Food, Glorious Food! Five SF Approaches to a Balanced Diet |

Food, Glorious Food! Five SF Approaches to a Balanced Diet

Finnish scientists are working on an innovative protein source. (In case you don’t want to click on the link: scientists are making protein flour from CO2, other common elements, electricity [which could come from solar], and bacteria) This process, if successful and scalable, promises some degree of protection against agricultural disruption due to climate change—perhaps even the end of famine.

I hope this, or something like this, can eventually replace much of modern agriculture, since, according to my math, I think that we are currently doing it all wrong.  Food being the primary need that it is, it is no surprise that science fiction authors have based plots on new forms of nutrition. Want to guess how many examples follow?


The Food of the Gods and How It Came to Earth by H. G. Wells (1904)

Visionary chemist Mr. Bensington, in concert with equally visionary Professor Redwood, gifts a long-suffering world with herakleophorbia IV, a chemical additive that greatly amplifies animal growth. The pair had very specific applications in mind for their creation—British children shall be as gods, towering over their elders!—but thanks to slovenly containment procedures, the benefits of herakleophorbia IV have spread up and down entire food chains. Welcome to a brave new world of behemoth chickens and foot-long wasps.

Unintended vermin issues aside, Wells takes a curiously pessimistic view of the gap between glorious vision and actual implementation. A society of youth giants sounds like a great idea  but accommodating forty-foot-tall people in a community designed for six-footers will be challenging, to say the least.


The Space Merchants by Frederik Pohl and C.M. Kornbluth (1953)

While Pohl and Kornbluth’s satire is primarily focused on a world in which exuberant advertising-driven capitalism has freed itself from any sort of caution or reason, food production features in one memorable sequence. While in hiding, fugitive star-class copywriter Mitch Courtenay finds himself tending Chicken Little, “a gray-brown, rubbery hemisphere (of chicken flesh) some fifteen yards in diameter.” Chicken Little is a vital source of protein for “people from Baffinland to Little America.” Huzzah for progress!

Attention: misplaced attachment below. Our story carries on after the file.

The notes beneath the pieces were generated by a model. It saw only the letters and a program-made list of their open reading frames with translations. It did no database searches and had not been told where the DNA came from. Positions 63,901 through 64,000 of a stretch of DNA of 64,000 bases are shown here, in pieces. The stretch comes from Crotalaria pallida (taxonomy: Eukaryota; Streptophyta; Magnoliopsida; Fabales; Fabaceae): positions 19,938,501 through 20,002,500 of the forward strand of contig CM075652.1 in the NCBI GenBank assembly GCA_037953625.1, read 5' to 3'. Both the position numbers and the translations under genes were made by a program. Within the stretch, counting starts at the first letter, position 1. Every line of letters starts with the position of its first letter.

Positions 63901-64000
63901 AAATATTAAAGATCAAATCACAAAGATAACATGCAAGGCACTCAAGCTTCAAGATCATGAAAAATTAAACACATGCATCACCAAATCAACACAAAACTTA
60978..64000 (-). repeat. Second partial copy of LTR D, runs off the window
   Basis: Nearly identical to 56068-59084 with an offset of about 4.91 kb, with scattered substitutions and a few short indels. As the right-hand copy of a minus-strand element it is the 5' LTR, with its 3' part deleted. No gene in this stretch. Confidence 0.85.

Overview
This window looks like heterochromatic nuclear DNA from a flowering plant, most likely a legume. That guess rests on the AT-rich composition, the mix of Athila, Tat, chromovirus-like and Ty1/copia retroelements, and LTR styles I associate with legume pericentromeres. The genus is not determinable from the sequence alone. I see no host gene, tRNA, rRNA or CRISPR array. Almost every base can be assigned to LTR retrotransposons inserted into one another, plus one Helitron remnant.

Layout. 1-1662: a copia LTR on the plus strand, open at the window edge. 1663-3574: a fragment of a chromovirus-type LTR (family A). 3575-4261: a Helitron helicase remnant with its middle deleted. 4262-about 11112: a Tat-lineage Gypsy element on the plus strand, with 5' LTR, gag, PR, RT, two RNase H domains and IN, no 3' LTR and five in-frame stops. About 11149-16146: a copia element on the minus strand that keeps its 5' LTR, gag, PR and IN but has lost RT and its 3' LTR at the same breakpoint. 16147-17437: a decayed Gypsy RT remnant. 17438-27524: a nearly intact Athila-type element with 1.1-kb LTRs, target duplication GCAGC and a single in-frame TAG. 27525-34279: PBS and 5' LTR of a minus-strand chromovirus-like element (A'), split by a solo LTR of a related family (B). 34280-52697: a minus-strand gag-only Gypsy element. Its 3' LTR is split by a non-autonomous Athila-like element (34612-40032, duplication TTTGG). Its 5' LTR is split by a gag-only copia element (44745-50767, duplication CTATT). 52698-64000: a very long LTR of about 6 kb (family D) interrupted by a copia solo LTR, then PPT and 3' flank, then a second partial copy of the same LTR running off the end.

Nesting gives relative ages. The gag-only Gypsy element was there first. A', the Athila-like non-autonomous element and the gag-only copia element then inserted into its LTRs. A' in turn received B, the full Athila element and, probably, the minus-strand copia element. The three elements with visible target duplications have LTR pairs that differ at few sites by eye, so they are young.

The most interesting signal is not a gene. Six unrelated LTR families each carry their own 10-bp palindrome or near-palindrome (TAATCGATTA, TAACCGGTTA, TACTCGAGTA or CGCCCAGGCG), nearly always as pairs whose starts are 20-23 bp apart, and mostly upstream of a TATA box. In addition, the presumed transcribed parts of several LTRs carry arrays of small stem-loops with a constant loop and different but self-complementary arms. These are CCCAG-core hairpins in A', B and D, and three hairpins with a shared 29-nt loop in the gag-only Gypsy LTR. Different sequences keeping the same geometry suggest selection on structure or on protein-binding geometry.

Chicken Little was inspired by Dr. Alexis Carrol’s famous chicken heart experiment, in which Carrol sustained said heart in a flask of his own design for over twenty years. Or at least he said he did. No one has been able to replicate his experiment. Sad news for all of us craving a slice from a VW Beetle-sized hunk of chicken tumor.


“The Food of the Gods” by Arthur C. Clarke (1964)

Synthetic food freed humans from dependence on agriculture. Scientists were able to replicate traditional foods, even to invent tasty new ones. But if there are moral reasons not to eat certain foods (take foie gras as an example), is it moral to eat synthetic foie gras? Are there foods that are even more taboo? Should there be laws against synthetic taboo foods? (I’m doing my best not to give away any spoilers.)

Clarke’s case for synthetic food may seem unconvincing at first glance but the math is quite compelling.  In contrast to Bensington and Redwood’s invention (and really, quite a lot of SF, where the correct reaction to any innovation is to run screaming), the synthesizers work precisely as intended. The sole hitch with this particular implementation is a simple marketing issue.


Delicious in Dungeon by Ryōko Kui (2014)

While exploring one of the labyrinthine dungeons that dot his world, Laios and his friends are attacked by a red dragon. They are saved by  Laios’ sister Falin. Even as she herself was being consumed, Falin teleported her brother and friends to safety. Falin can still be saved… if the group can track down the dragon, kill it, and resurrect Falin before she is completely digested. The sticking point is food, of which the group has little. Or perhaps they are surrounded by an abundance food, if they can bring themselves to consider the monsters of the dungeon as food.

No matter how catastrophic the events in each volume of this ongoing manga, the author always finds time to detail how precisely the party cooks their latest repast. To read this fantasy adventure manga is to be perpetually peckish.


NoFood by Sarah Tolmie (2015)

Total Gastric Bypass liberated the wealthy from the demands of their digestive systems. They are fed by alternate means and no longer need to consume real food. Is this the end of high-end restaurants? Not if you believe the visionaries behind the exclusive eatery known as NoFood.

This collection of satirical pieces explores a world in the rich get what they want even if it isn’t a good idea. Isn’t that the world towards which we should all be working?



I’m sure there are other works that mention alternative nutrition. If you know of any noteworthy examples, please mention them in comments…which are, as ever, below.

In the words of fanfiction author Musty181, four-time Hugo finalist, prolific book reviewer, and perennial Darwin Award nominee James Davis Nicoll “looks like a default mii with glasses.” His work has appeared in Interzone, Publishers Weekly and Romantic Times as well as on his own websites, James Nicoll Reviews (where he is assisted by editor Karen Lofstrom and web person Adrienne L. Travis) and the 2021 and 2022 Aurora Award finalist Young People Read Old SFF (where he is assisted by web person Adrienne L. Travis). His Patreon can be found here.




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